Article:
The status of work in contemporary societies is the result of a long historical process. It is not only an indispensable means of enhancing individual senses of usefulness and belonging, but also of providing financial means. Work is also central in several other dimensions, namely in its role as a socialising mechanism, as a source of social exchanges, and individual identities. Thus, work can be seen as the pillar of social organisation, but also, to a large extent, as an important pillar of the existential organisation of individuals. It is a fundamental feature in many dimensions of social integration, such as health, housing, and interpersonal networks. Hence, the relevance of Work Integration Programmes (WIP) aimed at improving the condition of vulnerable groups.

Let's summarise the importance of work both at the individual and the societal level:

  • •For individuals, work is an important feature in structuring: personal and social identity; family and social bonds; ways of making money, and thereby accessing a number of essential and non-essential goods, services and activities; daily routines; level of activity; physical and mental well-being; self-confidence and self-esteem; a sense of self-worth provided by the feeling of contributing to society or the common good
  • •For societies, work is an important feature in: promoting community cohesion and safety; increasing civic participation; reducing public spending in a range of welfare benefits (provided, of course, that work is performed in a decently paid job); promoting social and economic development; organising social life at a macro level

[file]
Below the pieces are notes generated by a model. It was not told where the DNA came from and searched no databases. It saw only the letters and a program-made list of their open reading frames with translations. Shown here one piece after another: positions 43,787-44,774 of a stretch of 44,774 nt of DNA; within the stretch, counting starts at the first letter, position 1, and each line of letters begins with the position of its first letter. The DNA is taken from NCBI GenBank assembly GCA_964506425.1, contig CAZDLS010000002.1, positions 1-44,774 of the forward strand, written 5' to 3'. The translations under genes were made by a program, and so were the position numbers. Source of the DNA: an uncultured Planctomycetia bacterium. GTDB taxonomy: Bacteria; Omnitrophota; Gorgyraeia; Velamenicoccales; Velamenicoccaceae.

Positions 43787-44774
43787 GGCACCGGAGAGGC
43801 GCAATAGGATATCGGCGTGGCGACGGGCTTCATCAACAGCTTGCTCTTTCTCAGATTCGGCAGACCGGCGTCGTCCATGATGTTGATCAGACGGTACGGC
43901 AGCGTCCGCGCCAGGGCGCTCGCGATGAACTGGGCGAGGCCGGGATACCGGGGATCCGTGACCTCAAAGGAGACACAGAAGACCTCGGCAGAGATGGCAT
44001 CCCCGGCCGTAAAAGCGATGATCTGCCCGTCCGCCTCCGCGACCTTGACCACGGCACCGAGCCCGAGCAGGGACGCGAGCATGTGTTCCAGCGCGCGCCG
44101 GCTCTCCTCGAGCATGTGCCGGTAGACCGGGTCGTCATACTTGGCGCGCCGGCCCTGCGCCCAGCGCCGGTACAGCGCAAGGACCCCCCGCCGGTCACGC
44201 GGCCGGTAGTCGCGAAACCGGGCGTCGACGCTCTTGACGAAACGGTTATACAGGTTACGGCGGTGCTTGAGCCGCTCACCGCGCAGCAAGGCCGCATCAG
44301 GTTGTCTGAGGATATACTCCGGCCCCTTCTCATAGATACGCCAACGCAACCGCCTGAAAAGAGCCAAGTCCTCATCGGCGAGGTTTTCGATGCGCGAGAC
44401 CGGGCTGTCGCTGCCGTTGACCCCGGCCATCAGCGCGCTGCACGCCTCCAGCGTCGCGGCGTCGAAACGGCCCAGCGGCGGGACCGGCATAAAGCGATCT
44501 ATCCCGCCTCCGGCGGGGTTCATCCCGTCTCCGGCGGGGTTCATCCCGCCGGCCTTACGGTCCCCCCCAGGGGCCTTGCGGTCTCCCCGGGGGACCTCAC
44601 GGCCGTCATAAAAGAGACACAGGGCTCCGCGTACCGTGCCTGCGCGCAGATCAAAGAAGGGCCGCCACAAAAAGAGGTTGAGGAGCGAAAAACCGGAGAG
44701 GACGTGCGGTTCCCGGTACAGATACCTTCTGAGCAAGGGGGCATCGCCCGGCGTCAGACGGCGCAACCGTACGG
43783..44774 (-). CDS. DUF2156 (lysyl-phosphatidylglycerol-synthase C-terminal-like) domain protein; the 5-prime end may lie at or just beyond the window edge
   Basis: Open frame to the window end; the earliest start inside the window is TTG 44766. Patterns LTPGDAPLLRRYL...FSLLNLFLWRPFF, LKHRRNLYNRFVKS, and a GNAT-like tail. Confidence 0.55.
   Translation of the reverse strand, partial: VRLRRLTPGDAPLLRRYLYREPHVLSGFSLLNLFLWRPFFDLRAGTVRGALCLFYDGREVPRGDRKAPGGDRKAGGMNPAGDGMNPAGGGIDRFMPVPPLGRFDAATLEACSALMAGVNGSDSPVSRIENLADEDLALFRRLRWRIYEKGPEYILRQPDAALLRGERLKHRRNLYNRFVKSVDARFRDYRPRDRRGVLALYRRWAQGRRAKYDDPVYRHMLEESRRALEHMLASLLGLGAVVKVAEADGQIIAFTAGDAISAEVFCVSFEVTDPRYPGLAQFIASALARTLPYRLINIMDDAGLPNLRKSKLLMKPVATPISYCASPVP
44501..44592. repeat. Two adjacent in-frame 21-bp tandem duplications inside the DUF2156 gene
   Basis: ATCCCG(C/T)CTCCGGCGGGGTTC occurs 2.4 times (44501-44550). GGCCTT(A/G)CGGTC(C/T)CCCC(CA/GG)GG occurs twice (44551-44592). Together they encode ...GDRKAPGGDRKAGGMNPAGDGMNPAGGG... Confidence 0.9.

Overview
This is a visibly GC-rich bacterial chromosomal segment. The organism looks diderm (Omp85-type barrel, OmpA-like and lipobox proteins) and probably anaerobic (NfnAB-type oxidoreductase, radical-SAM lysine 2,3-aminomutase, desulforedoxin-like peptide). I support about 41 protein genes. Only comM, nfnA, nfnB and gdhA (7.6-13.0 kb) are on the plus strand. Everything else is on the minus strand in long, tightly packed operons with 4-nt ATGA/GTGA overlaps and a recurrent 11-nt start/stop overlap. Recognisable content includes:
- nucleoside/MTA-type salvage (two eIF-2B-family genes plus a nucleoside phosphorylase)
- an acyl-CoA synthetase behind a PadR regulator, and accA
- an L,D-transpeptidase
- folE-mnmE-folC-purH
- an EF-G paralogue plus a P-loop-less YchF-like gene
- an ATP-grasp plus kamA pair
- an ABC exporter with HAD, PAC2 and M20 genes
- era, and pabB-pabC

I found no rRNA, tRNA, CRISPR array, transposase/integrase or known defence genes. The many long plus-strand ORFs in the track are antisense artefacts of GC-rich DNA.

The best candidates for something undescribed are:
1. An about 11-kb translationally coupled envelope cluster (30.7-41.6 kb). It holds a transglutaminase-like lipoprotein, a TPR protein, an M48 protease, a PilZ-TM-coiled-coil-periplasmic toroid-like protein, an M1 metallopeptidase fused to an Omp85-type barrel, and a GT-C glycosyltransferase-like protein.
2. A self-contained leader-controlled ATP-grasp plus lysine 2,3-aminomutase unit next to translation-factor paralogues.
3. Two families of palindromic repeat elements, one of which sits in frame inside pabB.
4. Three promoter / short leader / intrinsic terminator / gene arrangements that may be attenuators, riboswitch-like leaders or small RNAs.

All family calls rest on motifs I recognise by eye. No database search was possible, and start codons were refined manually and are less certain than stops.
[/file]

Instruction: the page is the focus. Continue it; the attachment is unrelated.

When success in these dimensions is challenged WIPs become more important. The relevance of WIPs is made even more acute when both macro and microstructural conditions create obstacles to the positive role of work. These must be carefully considered:

  • •  Macrostructural conditions: the current European crisis, reflected in the rise of unemployment and job precariousness; the transformation of work ethics that has been going on over the past few decades: as jobs become increasingly precarious, subject to sudden change or elimination, individuals have a decreased sense of security, commitment and loyalty towards their jobs and each other (see: Public Policy).
  • Microstructural conditions: work is not, by itself, synonym with integration. Indeed, precarious, unappealing, dangerous, low-paid and low-status jobs relegate individuals to the margins of society.

Yet, despite these current conditions, work is still a central piece in our societies, and a crucial factor in the social integration of vulnerable groups.


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